McGeady may be on the move
Aiden McGeady has admitted Spartak Moscow may look to cash in on him this summer as he enters the final year of his contract in Russia.
McGeady, who played for the Republic of Ireland in their 1-1 draw with England on Wednesday night, has been repeatedly linked with a move back from eastern Europe since sealing his £9.5million switch from Celtic in August 2010, with several Barclays Premier League clubs having been credited with an interest in him.
He said: "I have only got a year left on my contract, so it's bound to happen. Maybe Spartak want to cash in on me now because if they don't, there's a possibility I could leave for nothing."
He added: "But I am happy there just now. When I came back into the team in March when I got fit again, I was probably playing some of the best stuff I have played since I went there and I was happy with everything. I am easy. I have enjoyed it and we will see what happens."
McGeady met up with the Ireland squad after playing what could prove to be his last game for Spartak last weekend in a 2-0 final-day victory over Alania Vladikavkaz. However, his season looked to have ended significantly earlier after he was handed a six-match ban following his dismissal in a 2-1 defeat at Mordovia Saransk.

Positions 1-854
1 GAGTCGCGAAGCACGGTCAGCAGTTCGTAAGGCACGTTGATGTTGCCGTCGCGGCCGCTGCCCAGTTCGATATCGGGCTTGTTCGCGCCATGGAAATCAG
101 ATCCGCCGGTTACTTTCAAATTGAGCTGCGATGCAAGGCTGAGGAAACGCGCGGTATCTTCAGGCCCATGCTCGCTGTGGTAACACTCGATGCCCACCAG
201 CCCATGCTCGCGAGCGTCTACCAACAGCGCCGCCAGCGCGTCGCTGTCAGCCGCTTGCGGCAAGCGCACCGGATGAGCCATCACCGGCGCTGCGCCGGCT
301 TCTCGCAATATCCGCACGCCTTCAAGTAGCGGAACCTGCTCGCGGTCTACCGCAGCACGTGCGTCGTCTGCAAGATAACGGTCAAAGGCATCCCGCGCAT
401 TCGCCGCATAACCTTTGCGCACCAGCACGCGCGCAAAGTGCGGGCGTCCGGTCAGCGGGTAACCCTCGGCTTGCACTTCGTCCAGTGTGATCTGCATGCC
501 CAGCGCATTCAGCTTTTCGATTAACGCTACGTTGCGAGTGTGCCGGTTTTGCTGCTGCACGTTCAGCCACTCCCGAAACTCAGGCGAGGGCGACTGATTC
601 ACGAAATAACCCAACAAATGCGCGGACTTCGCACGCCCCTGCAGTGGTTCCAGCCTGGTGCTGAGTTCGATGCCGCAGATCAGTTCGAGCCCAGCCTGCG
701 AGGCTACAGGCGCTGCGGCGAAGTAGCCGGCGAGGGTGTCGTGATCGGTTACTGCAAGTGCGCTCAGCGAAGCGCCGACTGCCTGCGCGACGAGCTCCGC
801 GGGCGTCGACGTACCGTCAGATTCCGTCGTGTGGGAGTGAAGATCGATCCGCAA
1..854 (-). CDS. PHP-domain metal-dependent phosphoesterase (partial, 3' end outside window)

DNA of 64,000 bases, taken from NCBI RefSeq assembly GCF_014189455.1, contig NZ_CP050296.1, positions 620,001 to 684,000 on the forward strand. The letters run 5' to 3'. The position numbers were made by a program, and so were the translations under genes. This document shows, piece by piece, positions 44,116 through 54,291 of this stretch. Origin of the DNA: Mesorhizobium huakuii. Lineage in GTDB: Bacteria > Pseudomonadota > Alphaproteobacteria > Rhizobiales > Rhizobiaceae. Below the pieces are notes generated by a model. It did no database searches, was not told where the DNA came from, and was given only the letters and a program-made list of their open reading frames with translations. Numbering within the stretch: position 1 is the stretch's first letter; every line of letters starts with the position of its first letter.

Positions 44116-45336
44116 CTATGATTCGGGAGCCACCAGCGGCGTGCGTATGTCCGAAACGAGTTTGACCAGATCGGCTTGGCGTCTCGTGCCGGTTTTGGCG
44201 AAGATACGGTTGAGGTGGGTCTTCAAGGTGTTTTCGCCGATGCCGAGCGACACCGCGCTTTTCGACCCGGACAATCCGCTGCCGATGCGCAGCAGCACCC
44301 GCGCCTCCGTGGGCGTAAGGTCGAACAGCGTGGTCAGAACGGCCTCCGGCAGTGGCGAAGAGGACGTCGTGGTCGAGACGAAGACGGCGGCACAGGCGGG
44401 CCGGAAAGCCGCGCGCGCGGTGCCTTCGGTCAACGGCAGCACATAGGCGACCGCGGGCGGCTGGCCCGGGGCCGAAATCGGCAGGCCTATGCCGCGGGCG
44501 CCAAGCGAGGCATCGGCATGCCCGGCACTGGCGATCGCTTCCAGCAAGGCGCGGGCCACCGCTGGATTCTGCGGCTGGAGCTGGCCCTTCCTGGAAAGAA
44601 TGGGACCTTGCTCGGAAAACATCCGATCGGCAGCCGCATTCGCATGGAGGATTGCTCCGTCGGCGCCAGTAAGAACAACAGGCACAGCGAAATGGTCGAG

McGeady later admitted kicking a TV microphone as he headed for the dressing room, but denied making a gesture towards fans and was also accused of damaging a dressing room door.
However, his suspension, which would have seen him miss the start of the new campaign, was eventually reduced to two games.
He said: "It was blown out of proportion a little bit. It's funny how the media always concentrate on the negative things. You don't see that many positive things coming out of Moscow.
"All of a sudden, it was a six-game ban and I trashed the dressing room, that sort of stuff. I got a six-game ban for basically doing nothing. Obviously Spartak felt the same as me and it was reduced to two. When do you see a six-game ban reduced to two?
"I played the last game - obviously the authorities knew they had got it wrong. I am just glad it was quashed. I was hanging about for a few weeks just waiting to see when the appeal was going to be heard. Spartak seemed to rush it through and after two games, I was able to play in the last game of the season, which was great."
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